- Dean Smith
2016’s Top 8 Scams By Social Network
As a strategic partner, we not only strive to help our clients thwart insurance fraud, but we also keep up on trends in social media, technology, and scams to keep you informed and protected.
John Burcham of Fightingidentitycrimes.com compiled a list of the most prominent social media scams of 2016 in an effort to prepare for what is to come in 2017. Here are the top 8 scams broken down by individual social network:
Facebook Friend Impersonator
Facebook users will receive a message from one of their Facebook friends claiming that they won a large sum of money, that the victim is also included in the list of winners, and that a “shipping fee” is required to receive the money. In these cases, the social media account sending the message has been hacked or digitally kidnapped, and scammers are able to see your personal information on your page that otherwise may be private. In all, this scam can easily lead to identity theft, fraud and digital kidnapping.
Facebook Phishing Scam
Facebook users will receive a message in their inbox indicating that they have been mentioned in a comment. *REMEMBER – WHEN YOU ARE “MENTIONED” ON FACEBOOK, YOU WILL BE ALERTED IN NOTIFICATIONS, NOT YOUR INBOX!* The message will include a malicious link that downloads a Trojan horse onto the victim’s computer and also infects Google Chrome browser with a malicious extension. The victim will log into Facebook through the infected browser, and scammers will then have their login information. At this point, accounts can be hijacked which allows scammers to change profile settings, steal personal information, and continue spreading the software to others through the compromised account.
Illegitimate Direct Messages
Twitter users will receive direct messages with shortened links, stating that when clicked, it will lead to a funny/embarrassing photo of the victim. In reality, the link may lead to a phishing page that emulates Twitter’s login page. Once the victim logs in, scammers gain access to their profile, personal information, and spread the scam through the compromising account.
According to Burcham, the most common money-making scheme on Twitter is the “Twitter Cash Starter Kit.” A fake promotional profile will convince a victim to purchase a “starter kit” that guarantees fast cash, WITH THEIR DEBIT OR CREDIT CARD. An “initial fee” is required for this kit. However, victims have found charges for “membership” fees totaling $50 or more each month. Other than the obvious capturing of credit or debit card numbers and fraudulent charges, victims can be subject to overdraft fees, credit score damage and fraudulent credit opened under their name.
Fake Job Offers
Scammers send messages for high-paying job offers, acting as recruiters, to unsuspecting victims on LinkedIn. If it’s too good to be true, it usually is, especially when most of the scam jobs advertised involve working from home or remote positions. The scammers will go lengths to get your information, and in this case, even conducting “phone interviews” to prove the legitimacy of the company. Once a victim submits their job application, it’s game over. All of their personal information (social security number, date of birth, financial information) has been compromised, and they will be “laid off” or “fired” and will never receive a paycheck. Also, because these are not legitimate businesses, they are almost impossible to trace.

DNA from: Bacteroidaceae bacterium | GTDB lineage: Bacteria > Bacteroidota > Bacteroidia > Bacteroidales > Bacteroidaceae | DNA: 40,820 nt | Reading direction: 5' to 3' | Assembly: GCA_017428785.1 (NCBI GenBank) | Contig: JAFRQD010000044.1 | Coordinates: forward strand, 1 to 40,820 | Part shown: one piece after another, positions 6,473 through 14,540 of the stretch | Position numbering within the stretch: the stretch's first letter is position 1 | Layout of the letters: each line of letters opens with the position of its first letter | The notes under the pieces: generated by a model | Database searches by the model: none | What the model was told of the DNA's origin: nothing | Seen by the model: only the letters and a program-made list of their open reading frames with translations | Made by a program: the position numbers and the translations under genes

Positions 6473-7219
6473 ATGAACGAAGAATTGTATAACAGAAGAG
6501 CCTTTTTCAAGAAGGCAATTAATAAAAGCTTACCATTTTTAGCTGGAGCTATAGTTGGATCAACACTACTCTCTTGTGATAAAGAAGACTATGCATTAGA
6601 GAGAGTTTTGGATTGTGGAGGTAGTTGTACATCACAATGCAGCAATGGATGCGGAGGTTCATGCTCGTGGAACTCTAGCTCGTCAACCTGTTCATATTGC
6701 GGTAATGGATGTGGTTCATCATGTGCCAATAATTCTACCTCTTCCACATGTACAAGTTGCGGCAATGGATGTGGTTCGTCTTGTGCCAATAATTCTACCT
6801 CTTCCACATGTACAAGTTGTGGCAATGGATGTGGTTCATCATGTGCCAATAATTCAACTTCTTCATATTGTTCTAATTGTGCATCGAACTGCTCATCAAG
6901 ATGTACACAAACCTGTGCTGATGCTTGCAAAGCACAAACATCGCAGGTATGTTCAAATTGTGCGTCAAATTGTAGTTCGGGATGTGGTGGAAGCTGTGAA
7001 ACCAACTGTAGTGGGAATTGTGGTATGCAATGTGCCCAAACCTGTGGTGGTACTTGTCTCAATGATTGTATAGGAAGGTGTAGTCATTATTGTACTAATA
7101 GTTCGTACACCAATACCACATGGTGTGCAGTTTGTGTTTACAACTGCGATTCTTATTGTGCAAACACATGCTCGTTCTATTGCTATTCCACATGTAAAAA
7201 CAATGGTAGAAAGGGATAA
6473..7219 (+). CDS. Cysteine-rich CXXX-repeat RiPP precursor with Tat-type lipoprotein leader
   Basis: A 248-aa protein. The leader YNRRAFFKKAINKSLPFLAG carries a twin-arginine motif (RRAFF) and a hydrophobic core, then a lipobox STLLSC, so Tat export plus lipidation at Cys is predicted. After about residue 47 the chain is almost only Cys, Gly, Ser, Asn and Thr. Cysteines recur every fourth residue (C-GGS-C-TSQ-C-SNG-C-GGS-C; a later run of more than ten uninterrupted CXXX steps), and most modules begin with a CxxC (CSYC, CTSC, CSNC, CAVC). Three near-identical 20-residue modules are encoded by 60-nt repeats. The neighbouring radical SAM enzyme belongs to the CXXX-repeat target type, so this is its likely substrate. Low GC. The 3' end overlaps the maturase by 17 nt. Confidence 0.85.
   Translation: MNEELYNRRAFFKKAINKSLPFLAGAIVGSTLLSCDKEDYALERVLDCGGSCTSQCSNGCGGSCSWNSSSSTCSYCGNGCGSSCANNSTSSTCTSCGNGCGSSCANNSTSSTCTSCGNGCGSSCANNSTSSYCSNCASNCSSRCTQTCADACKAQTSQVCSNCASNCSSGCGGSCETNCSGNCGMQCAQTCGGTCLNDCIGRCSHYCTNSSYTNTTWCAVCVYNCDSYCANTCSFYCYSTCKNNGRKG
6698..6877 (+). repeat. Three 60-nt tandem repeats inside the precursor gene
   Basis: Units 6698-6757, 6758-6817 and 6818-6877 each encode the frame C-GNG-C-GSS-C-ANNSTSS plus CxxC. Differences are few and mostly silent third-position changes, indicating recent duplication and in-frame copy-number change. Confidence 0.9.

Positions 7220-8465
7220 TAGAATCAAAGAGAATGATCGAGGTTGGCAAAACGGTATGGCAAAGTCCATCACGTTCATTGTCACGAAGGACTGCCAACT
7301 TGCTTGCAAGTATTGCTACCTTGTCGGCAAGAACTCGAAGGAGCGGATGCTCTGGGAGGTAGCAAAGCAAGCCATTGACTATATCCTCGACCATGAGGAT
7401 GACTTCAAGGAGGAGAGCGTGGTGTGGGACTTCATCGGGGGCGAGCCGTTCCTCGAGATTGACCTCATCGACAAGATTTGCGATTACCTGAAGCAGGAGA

Scammers utilize individual and company LinkedIn profiles to gather information and launch spearphishing (phishing attacks against individuals) and whaling (phishing attacks against executives/companies) attacks. According to Burcham, “Corporate data is much more valuable on the black market than individual data. As a result, scammers target employees and company pages to gain access to sensitive business and financial information. If employees link their personal pages to company profiles to reuse login credentials, scammers may be able to gain access to multiple accounts at once.”
Fake Advertising Deals
Scammers will utilize the direct message feature to target victims with advertising deals that are, once again, too good to be true. Users are persuaded to pay through PayPal “Friend and Family” option for advertisements; advertisements that will never appear anywhere, because the accounts don’t even exist, or the account isn’t actually owned by the person who contacted you. After a victim pays, the deal will not be honored. Why the “Friends and Family” option? These transactions are not protected by PayPal and victims will not be able to file a claim regarding the fraudulent transaction.
Selling Account Scam
This scam is one of the reasons why we pay attention to our kids’ internet activity, as it targets younger users. The scam offers to increase a victim’s follower base for a large fee. Pages with between 1,000 to 1 million followers are advertised as “for sale,” in which the scammers claim that they will give you the “rights” and login credentials to the page after payment. Turns out, these accounts have sold and been renamed countless times to avoid detection by Instagram itself, which makes it extremely difficult to trace. Once the fee is paid, scammers typically remove the page completely, never send the login credentials to the buyer, etc.
REMEMBER: If it doesn’t look or feel right, leave it alone. If it seems too good to be true, it is. If you don’t know someone, don’t answer. And if you do know them and something still seems “phishy” (pun intended), contact this person directly outside of the social platform.
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